• Criminal Defense of Gang-Related Crimes in St. Petersburg, Florida

Criminal Defense of Gang-Related Crimes in St. Petersburg, Florida

Florida law enforcement and prosecutors–particularly in Pinellas County–take gang-related prosecutions very seriously. The potential outcome of a case depends on the type of charge, your level of involvement in the crime if it involves more than one person, and your willingness to cooperate with law enforcement. Based on those factors and the considerations in this article, a gang-related prosecution may end anywhere from a dismissal to substantial prison time, or anything in between.

If you’ve been arrested for a gang-related offense in Florida, you can work with a top rated St. Petersburg criminal defense lawyer to fight for your innocence, get your charges reduced, or get your possible sentence reduced to the lowest possible sentence. We welcome you to contact us today for a free consultation.

What Does Florida Law Consider a Gang, a Gang Member, or a Gang Associate?

Florida law defines a criminal gang as “a formal or informal ongoing organization, association, or group that has as one of its primary activities the commission of criminal or delinquent acts, and that consists of three or more persons who have a common name or common identifying signs, colors, or symbols.”

Even if a group does not consider committing crimes their “primary activity,” frequent arrests of people in that group are used by law enforcement to consider and label them a gang anyway.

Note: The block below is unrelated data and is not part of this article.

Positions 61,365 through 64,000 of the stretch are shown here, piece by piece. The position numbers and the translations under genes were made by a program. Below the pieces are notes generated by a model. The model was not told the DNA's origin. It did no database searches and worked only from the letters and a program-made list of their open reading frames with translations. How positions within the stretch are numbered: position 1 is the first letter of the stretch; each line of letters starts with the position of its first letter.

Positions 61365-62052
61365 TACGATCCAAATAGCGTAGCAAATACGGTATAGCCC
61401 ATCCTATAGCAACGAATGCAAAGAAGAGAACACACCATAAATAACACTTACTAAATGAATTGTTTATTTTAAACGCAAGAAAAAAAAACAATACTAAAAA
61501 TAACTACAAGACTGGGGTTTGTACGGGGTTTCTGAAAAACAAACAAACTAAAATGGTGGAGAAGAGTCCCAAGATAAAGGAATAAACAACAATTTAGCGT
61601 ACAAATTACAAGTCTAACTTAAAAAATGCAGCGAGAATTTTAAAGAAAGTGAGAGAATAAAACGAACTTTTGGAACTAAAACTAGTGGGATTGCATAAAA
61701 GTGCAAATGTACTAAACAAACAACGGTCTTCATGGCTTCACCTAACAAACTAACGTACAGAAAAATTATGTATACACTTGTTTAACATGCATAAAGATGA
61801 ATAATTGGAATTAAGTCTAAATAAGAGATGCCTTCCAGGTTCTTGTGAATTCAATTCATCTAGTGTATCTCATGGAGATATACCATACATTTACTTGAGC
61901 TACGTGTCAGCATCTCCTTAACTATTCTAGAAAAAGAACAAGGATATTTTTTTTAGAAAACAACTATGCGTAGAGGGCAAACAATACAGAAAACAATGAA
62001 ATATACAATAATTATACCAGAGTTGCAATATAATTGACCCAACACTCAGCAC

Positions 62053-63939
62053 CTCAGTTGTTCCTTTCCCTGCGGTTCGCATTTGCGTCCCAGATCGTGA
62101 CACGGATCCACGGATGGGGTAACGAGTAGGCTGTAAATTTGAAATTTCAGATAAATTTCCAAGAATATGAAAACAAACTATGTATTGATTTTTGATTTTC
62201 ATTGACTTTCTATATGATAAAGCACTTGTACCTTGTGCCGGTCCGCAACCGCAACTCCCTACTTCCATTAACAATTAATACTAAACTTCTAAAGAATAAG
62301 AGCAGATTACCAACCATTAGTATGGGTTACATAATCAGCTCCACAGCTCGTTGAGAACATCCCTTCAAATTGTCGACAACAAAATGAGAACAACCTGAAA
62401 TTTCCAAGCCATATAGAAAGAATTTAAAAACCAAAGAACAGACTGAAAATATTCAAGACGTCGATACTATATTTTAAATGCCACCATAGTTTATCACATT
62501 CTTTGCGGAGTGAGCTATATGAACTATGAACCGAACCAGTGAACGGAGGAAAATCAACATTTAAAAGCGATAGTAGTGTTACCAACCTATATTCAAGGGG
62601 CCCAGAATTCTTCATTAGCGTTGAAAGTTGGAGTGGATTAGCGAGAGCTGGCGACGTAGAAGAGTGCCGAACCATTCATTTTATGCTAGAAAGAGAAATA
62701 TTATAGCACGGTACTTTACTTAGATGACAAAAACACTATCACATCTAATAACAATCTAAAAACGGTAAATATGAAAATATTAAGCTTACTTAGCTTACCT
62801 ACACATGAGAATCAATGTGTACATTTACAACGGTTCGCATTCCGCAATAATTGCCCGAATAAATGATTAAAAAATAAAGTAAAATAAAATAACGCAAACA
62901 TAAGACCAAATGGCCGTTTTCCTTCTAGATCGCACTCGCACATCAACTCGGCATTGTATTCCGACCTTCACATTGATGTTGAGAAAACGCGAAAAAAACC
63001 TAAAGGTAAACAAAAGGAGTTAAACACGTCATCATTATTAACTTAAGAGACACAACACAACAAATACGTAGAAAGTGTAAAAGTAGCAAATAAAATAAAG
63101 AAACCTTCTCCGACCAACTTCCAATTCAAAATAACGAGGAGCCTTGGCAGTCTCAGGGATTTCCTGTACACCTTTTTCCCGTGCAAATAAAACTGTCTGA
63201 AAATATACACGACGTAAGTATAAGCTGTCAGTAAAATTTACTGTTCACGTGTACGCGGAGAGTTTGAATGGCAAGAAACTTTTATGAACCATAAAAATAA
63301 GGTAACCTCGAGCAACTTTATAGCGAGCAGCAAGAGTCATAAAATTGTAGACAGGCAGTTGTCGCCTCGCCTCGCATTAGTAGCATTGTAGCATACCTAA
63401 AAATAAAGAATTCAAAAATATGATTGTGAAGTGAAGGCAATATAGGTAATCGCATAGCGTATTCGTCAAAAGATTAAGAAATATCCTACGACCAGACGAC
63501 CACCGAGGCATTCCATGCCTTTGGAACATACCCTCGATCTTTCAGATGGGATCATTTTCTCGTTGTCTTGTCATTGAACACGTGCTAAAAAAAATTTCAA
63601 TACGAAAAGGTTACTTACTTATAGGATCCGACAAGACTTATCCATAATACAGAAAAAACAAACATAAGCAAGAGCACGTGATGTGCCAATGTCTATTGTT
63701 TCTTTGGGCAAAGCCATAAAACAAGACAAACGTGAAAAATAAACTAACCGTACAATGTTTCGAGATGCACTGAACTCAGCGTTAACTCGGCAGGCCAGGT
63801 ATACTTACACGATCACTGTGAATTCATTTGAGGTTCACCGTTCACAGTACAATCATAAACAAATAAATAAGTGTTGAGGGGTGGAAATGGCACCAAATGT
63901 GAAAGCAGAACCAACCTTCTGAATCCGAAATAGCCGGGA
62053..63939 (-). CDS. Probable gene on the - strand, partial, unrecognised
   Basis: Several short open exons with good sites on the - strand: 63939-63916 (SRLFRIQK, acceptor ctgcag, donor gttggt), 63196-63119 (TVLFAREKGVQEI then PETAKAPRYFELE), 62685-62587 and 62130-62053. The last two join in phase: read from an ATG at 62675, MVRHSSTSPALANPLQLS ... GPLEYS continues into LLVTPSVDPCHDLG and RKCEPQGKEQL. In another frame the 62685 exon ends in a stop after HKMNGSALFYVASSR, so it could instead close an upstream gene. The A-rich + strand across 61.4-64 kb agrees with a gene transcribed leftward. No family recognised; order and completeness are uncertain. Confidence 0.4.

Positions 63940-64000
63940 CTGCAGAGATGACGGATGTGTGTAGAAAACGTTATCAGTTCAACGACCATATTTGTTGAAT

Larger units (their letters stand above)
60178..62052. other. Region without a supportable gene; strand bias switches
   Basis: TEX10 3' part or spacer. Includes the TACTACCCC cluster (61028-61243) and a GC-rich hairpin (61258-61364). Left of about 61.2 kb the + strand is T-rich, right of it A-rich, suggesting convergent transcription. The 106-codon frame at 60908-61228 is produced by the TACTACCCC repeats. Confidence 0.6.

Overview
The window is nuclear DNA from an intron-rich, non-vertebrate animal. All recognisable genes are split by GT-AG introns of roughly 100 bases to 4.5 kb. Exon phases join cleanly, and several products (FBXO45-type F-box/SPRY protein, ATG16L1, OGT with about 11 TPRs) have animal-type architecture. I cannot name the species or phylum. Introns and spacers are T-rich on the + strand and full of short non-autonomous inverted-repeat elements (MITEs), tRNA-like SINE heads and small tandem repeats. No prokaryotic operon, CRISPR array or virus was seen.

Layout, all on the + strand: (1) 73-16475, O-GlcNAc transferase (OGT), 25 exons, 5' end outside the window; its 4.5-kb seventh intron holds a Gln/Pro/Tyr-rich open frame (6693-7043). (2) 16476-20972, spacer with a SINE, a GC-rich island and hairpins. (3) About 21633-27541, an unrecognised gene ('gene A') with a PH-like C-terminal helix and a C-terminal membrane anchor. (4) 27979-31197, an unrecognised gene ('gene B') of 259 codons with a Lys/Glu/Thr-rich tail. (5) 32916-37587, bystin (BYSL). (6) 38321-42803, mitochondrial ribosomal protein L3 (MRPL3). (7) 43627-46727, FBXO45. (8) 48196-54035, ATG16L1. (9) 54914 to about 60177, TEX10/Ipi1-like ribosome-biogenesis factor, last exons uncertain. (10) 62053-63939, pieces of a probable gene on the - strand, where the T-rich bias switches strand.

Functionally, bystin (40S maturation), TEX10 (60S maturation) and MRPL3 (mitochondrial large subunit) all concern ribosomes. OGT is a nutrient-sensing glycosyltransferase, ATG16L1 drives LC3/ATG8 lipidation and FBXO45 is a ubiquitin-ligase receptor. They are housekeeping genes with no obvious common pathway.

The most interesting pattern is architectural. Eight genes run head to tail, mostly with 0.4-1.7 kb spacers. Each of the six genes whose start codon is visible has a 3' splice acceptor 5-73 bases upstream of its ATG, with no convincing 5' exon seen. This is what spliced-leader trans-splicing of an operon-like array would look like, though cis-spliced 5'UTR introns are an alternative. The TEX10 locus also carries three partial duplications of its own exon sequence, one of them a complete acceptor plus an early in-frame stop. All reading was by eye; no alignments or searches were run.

Evidence Used to Prove That Someone Is in or Associated With a Gang Include:

  1. A person admits to being associated with a gang;
  2. A parent or guardian says the person is in a gang;
  3. Another gang member says a person is in a gang;
  4. A person adopts the style of dress of a gang;
  5. A person uses a gang’s hand signs;
  6. A person has tattoos associated with a gang;
  7. A person spends time or associates with at least one known gang member;
  8. A person is linked to the gang by any other physical evidence;
  9. A person has been observed with one or more known gang members at least four times;
  10. A person has written or posted anything admitting to being involved with a gang crime.

Police or prosecutors can label someone as a gang associate with just one of those factors, and it only takes evidence of two of those factors to label someone a gang member.

Why Does Law Enforcement and the Prosecutor Think I Am in a Gang?

Even if you do not consider yourself a gang member, if law enforcement can fit you or anything you have done into any of the factors listed above, that may be enough to call you a “gang member” or “gang associate” under the law.

Facts to help them fit you into this category can include you and your friends or family using a group name based on where you live or even a rap or music label. It’s easier for them to categorize you as a gang member if there are pictures or videos of you using that name or any hand signs that the group uses. Tattoos are also used to accomplish this by law enforcement.

Finally, if you are seen with even one or two of those other people in public or in contact with law enforcement (in a traffic stop, for example) that can also be used to categorize you as a “gang member”.

The long and short of it is–even if you do not call yourself a gang member, police and prosecutors may still be able to fit you into that legal category. To avoid them using that against you, avoid situations like those listed above.